This is what an attempt at a fascist coup looks like – Likud MKs enraged by court petitions against the boycott bill are now pushing for legislation granting the Knesset a veto over Supreme Court appointments. Such a law would destroy the separation of powers in Israel – and although it’s likely to fail this time around, it is a chilling harbinger of things to come.
I’m not usually one for “fascism” and certainly “nazism” hyperboles, but in my book, such a direct assault on separation of powers – coming amid a torrent of other laws limiting freedom of thought, expression and organising – most certainly reads like your classical legislative fascist coup. Israeli news sites just reported that a group of Likud MKs are determined to push forward a bill that would grant the Knesset Constitution, Law and Justice Committee the power to veto Supreme Court candidates for justices and for presidency.
In other words, the highly political parliamentary committee – currently chaired by Yisrael Beitenu – will be able to overrule the integrated Judicial Appointments Committee; the JAC has nine members, including the Justice Minister plus one other minister; two delegates from the Israeli Bar; two MKs, traditionally one from the coalition and one from the opposition; the Supreme Court President and two other justices. The JAC has long been a dam between the increasingly anti-judicial parliament and the embattled Supreme Court/High Court of Justice; it now appears that the Likud has decided to stop trying reform the committee and to simply go over its head. In the words of its sponsors:
“The sponsors said that ‘in this manner, the bill will give the Knesset a right to veto the appointment of justices to the Supreme Court and the Supreme Court President, thus balancing out the veto power currently enjoyed by the justices in the judicial appointments committee, with the three judicial delegates able to veto and prevent any appointment they dislike.
What the sponsors leave unmentioned is that if the bill is successful, the rest of the JAC will within a few years effectively dictate the identity of the judicial delegates, thus collapsing the dam from within. In case you thought this was simply procedural or correcting some imbalance of power between the unelected court and the elected parliament, coalition supporters of the bill are helpfully blunt:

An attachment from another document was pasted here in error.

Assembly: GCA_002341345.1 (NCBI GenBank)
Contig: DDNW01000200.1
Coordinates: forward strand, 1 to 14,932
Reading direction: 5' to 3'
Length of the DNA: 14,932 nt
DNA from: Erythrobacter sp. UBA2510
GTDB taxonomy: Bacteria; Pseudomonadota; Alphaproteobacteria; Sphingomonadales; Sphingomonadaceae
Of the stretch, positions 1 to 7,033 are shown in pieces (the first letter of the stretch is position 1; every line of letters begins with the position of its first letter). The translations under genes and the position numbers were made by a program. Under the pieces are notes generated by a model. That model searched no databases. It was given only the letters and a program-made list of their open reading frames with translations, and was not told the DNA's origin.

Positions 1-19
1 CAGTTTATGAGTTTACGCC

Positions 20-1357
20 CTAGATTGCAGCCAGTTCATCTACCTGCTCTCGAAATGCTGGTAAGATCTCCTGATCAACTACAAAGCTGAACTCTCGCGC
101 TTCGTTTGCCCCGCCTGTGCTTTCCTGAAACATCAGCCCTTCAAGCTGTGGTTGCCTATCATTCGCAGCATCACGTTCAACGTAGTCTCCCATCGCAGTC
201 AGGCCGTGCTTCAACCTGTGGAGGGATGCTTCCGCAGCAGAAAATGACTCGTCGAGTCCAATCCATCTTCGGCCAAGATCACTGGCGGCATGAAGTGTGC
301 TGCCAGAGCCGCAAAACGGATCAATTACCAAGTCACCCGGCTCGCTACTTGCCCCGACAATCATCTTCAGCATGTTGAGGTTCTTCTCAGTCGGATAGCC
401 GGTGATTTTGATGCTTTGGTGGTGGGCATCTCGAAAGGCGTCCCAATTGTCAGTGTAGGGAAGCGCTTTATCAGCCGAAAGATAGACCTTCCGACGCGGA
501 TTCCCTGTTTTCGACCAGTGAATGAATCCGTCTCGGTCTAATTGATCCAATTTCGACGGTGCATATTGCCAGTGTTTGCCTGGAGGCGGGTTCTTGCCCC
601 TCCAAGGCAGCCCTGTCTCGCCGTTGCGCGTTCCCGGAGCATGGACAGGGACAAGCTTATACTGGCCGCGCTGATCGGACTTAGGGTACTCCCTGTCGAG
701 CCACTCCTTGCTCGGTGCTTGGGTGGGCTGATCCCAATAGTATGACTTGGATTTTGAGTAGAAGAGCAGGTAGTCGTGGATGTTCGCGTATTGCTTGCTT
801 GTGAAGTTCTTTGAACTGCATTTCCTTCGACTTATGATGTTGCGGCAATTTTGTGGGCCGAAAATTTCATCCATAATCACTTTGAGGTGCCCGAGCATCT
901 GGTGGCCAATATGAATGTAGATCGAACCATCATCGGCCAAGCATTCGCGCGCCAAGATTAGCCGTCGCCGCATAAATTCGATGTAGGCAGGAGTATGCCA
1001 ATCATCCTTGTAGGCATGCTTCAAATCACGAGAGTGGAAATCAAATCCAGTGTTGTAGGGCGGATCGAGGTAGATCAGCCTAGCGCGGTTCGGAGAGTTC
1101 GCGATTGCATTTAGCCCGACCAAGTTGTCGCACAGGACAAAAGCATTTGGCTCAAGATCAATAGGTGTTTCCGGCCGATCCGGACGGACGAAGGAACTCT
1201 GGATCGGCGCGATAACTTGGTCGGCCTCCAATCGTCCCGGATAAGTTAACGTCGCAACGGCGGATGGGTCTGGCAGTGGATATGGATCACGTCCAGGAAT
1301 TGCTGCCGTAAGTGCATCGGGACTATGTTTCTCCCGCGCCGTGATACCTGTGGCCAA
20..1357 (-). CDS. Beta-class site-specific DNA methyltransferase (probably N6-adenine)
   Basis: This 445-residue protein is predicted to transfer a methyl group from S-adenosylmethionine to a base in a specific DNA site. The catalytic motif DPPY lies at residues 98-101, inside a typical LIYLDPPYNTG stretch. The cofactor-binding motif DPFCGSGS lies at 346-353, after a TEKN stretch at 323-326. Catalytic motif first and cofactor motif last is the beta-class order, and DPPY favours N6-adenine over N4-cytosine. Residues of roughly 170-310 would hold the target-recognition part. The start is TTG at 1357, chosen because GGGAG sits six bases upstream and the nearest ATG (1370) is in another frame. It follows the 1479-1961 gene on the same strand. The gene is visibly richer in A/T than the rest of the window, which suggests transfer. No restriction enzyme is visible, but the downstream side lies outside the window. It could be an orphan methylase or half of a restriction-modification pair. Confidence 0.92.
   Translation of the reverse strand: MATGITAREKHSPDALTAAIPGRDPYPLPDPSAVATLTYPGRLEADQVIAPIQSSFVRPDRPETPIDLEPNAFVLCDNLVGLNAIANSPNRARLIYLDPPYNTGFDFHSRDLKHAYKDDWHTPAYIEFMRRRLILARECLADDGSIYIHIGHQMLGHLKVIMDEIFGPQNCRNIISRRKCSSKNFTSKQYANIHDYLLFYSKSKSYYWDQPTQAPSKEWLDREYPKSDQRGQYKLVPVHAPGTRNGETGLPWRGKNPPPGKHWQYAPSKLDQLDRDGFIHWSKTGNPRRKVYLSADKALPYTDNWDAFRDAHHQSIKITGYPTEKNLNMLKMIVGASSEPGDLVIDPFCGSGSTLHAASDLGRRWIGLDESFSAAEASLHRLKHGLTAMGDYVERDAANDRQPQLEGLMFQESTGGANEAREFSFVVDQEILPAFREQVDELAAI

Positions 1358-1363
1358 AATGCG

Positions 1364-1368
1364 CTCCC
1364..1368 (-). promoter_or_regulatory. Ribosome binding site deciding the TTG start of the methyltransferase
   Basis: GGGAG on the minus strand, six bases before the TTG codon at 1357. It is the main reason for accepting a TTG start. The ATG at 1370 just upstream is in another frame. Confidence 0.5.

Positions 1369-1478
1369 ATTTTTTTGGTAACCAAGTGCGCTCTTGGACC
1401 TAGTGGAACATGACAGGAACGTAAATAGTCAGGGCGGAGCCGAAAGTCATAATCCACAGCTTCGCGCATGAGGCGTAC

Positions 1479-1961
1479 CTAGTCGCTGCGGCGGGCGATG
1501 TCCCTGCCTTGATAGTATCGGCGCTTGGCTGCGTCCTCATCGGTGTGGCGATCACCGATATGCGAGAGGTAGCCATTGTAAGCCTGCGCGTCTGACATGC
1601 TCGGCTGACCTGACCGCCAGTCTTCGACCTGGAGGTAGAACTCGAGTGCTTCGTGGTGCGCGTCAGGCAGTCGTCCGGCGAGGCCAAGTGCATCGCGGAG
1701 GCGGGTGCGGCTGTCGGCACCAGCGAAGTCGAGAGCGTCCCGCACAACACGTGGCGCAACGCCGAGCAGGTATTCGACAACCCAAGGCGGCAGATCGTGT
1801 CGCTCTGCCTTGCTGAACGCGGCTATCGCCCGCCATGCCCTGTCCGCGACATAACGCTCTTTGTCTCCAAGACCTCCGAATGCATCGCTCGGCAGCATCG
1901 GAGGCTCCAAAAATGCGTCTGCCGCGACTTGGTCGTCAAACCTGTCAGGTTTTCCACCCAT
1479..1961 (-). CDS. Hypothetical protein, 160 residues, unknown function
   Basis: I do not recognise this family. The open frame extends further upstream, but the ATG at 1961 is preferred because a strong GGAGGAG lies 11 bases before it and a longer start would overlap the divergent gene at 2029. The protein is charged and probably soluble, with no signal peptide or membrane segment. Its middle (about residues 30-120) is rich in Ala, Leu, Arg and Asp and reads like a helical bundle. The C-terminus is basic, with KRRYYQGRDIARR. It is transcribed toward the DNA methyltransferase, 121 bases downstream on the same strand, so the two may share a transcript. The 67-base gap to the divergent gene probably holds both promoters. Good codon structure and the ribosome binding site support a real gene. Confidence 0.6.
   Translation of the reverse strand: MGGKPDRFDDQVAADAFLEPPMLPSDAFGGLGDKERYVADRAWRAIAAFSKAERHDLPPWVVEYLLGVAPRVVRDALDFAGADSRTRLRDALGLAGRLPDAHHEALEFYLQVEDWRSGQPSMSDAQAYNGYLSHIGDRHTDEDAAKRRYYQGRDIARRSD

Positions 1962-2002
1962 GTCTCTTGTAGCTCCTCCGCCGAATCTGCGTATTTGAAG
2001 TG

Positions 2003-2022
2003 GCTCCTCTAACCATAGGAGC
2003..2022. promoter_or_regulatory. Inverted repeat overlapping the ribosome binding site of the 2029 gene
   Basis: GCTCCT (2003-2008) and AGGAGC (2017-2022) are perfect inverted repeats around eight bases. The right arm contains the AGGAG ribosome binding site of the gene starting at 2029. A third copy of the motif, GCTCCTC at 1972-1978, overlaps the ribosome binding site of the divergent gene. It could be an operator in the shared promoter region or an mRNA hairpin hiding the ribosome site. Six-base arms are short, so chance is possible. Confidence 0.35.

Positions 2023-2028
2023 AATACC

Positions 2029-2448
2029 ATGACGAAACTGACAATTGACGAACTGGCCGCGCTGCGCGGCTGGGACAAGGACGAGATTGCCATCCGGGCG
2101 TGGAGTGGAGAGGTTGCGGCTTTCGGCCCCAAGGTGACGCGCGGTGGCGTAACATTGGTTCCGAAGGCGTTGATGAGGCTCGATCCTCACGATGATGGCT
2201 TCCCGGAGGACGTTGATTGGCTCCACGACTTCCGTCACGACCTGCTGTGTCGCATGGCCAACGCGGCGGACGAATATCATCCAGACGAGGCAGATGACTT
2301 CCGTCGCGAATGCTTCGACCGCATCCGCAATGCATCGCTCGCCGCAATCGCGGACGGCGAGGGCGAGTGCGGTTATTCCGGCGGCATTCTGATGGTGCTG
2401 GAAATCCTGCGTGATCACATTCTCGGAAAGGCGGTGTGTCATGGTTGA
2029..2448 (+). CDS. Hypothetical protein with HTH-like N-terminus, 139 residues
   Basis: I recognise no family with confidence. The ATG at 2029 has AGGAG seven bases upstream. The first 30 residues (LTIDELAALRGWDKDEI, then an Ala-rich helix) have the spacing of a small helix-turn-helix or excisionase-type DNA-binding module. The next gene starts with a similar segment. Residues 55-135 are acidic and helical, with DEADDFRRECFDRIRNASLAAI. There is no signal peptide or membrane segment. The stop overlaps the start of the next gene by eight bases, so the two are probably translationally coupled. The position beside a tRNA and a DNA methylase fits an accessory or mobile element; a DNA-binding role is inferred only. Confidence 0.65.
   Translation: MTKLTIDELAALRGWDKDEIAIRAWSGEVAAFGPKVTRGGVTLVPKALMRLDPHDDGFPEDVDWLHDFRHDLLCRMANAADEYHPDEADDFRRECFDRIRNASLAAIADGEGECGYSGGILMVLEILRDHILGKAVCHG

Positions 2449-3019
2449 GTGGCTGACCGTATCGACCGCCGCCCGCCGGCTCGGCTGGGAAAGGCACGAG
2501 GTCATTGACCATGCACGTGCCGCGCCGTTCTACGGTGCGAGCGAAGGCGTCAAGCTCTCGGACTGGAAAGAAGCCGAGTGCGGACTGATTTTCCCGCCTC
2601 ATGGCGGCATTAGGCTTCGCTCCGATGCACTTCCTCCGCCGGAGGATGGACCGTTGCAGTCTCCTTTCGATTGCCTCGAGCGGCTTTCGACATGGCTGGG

Coalition sources said that the bill will break the control of the radical leftist elite of the court system and will restore the sovereignty of the people and the Knesset to democratic life in Israel. If someone is pretending to strike down laws, they should face the public test and be elected in a transparent and democratic manner. The arrangement will put an end to the bring-a-friend method employed by the Supreme Court justices in the appointments process, and will prevent the appointment of justices with post-Zionist agendas.”
The sponsors of the bill are chair of the Knesset House Committe, Yariv Levin, and the chief whip, MK Ze’ev “No Boycott” Elkin. It’s also crucially important that the current Justice Minister, Yaakov Ne’eman, has long since sought to curb the “activism” of the Supreme Court, and that he owes his own appointment to Lieberman.
I personally don’t think this bill will pass this summer – it seems too much, too soon in terms of the sea change it seeks to produce in the very structure of the state – but it’s a knife at the throat of the Supreme Court as it comes to consider petitions against the boycott bill. Yossi wrote yesterday the Left should stop petitioning the Court against rightist legislation, among other reasons beacuse it helps the right-wing build up the momentum for an anti-judicial coup. I would argue the Court is already so terrified it probably won’t strike down the boycott bill regardless, or arrive at a compromise version. The Court has been so cautious in recent years it seems it’s saving itself for some last stand, some Masada moment – which, just like the original, will end up proving too little, too late.
Update: Minister Dan Meridor blasted the bill in an interview to Walla, saying there was “no chance the bill will pass under this government,” and describing it as posing a serious danger to democracy. Education Minister Gideon Saar also described the bill as “dangerous.”